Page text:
Despite the expected declining sales numbers, Fitbit affirmed its focus on digital health, during its Q1 earnings call. In particular the company is now looking to its latest Google collaboration, where the two companies will work on refining EHRs to give clinicians a more comprehensive look into patient data, to speed up innovation in the digital health space.
“First, Fitbit and Google are exploring the development of consumer and enterprise health solutions. We intend to use Google's new Healthcare API to help us integrate further into the healthcare system to just connecting user data with electronic medical records,” James Park, Fitbit CEO, said in the call. “Combining Fitbit data with EMRs can provide a more comprehensive view of the patient profile, leading to more personalized care. Both companies will also look to work together to help better manage chronic conditions like diabetes and hypertension by using services such as Fitbit's recently acquired Twine Health.”
This quarter the wearable giant reported selling 2.2 million devices and generating $247.9 million in revenue, meaning a 17 percent decline in revenue.
The decline came mainly from a decrease in devices sold, despite the fact the average price of a device increased by 16 percent to $112.
While numbers are down the company reported success with the launch of its new Fitbit Versa, a smartwatch released in Q1. Smartwatches made up 30 percent of the company’s revenue this quarter, with Park citing the introduction of the Versa as a shift in revenue towards smartwatches.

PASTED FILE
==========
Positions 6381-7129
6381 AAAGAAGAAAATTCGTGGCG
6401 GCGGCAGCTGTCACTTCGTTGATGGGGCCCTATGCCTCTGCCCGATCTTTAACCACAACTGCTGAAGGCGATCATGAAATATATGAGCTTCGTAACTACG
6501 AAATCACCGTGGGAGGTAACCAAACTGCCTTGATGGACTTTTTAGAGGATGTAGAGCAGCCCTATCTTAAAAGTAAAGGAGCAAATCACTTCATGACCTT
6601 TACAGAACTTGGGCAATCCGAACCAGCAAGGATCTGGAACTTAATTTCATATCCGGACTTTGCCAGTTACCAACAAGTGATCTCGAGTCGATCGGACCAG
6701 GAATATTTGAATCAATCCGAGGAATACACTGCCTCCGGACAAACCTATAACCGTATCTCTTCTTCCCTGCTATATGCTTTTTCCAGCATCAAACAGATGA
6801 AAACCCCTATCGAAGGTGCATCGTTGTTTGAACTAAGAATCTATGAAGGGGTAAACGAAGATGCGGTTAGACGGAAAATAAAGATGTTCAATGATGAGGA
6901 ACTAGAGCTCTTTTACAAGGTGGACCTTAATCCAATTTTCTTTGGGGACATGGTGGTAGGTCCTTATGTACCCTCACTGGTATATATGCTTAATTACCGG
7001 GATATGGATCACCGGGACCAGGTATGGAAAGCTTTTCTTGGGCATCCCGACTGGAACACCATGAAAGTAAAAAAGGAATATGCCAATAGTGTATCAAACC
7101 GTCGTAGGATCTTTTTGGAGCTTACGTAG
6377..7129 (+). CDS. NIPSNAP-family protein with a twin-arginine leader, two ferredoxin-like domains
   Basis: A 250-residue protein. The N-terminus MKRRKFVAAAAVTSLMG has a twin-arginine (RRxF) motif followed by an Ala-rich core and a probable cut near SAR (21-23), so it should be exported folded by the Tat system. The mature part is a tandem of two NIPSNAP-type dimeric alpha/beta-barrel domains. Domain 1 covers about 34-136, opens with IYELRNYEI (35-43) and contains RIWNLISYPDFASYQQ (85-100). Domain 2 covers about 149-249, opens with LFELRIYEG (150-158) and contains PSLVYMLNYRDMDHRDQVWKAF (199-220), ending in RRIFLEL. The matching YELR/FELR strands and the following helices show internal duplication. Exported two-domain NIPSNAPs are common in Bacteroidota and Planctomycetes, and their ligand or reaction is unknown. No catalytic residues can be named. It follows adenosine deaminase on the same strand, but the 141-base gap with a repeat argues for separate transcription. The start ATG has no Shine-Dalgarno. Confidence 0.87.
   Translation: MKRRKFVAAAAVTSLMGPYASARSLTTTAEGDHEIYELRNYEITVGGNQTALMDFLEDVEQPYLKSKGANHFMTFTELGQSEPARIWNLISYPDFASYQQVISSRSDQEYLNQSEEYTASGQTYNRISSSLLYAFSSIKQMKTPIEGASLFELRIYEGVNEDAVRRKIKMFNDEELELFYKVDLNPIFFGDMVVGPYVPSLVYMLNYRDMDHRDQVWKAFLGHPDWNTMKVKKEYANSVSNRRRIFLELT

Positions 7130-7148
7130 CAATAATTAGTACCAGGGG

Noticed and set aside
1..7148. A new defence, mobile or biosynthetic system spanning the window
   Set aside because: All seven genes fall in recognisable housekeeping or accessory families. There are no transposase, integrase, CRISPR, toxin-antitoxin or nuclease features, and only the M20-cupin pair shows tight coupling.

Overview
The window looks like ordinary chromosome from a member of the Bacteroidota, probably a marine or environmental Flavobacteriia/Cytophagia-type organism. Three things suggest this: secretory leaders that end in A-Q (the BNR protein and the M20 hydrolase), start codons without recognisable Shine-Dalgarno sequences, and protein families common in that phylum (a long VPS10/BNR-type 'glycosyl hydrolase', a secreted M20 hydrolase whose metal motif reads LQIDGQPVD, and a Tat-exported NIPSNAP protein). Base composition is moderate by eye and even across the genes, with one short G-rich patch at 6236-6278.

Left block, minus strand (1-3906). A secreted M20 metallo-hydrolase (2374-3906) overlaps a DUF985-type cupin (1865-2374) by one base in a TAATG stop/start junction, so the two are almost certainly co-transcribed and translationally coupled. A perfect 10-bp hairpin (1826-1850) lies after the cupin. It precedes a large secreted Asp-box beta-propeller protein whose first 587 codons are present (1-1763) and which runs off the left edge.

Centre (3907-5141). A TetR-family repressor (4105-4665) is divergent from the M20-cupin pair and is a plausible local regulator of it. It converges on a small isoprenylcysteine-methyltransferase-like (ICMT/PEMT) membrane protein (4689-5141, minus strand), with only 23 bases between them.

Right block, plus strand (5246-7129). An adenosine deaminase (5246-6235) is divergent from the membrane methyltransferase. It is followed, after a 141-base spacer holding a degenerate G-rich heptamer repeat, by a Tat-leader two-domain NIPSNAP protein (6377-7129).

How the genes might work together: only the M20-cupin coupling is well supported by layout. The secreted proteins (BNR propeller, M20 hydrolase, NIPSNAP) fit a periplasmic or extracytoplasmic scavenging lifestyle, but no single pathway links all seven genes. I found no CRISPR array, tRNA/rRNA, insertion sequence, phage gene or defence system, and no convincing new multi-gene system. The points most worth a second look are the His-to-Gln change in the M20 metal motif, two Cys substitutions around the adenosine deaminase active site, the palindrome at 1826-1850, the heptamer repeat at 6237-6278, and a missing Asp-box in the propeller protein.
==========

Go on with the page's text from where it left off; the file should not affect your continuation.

But it's still too early to tell what is in store for the Versa. According to Fitbit Chief Financial Officer William Zerella, the company just started shipping Versas within the last two weeks before the quarter ended so the revenues were not substantial.
Park also noted that the increase in smartwatch revenue did not offset the decline in the number of trackers sold.
This quarter the company also revealed its Fitbit Ace, which is a tracker aimed for kids. However, during the call Park said it was too early to say if the product was going to be on the shelf in Q2.
“While sales and earnings were challenged as expected in the first quarter, we executed on our plan and exceeded our commitments while making progress towards these objectives,” James Park said in the call. “This included launching two new product offerings to expand our addressable market, Fitbit Versa and Fitbit Ace, closing the acquisition of Twine Health, and reducing operating expenses on a year-over-year basis.”
The company isn't only looking towards devices for reveue. Earlier this quarter the company acquired Twine Health, a healthcare coaching app for an undisclosed amount. The platform provides health-related coaching for employees in the employee wellness programs.
“Twine is just one example of how we can expand and grow our non-device revenue and transform our business from an episodic-driven model centered around device sales to more software and services,” Park said. “In the future, we plan to leverage the Twine platform to provide wellness-focused programs to our large active user base.”
This along with the launch of a women's health tracking feature, are both examples of the shift Park discusses from devices to software and services.
“We believe these types of offerings, along with our investment in a cross-platform experience that provides meaningful connections, rewarding experiences, and continuous motivation, will help improve engagement.”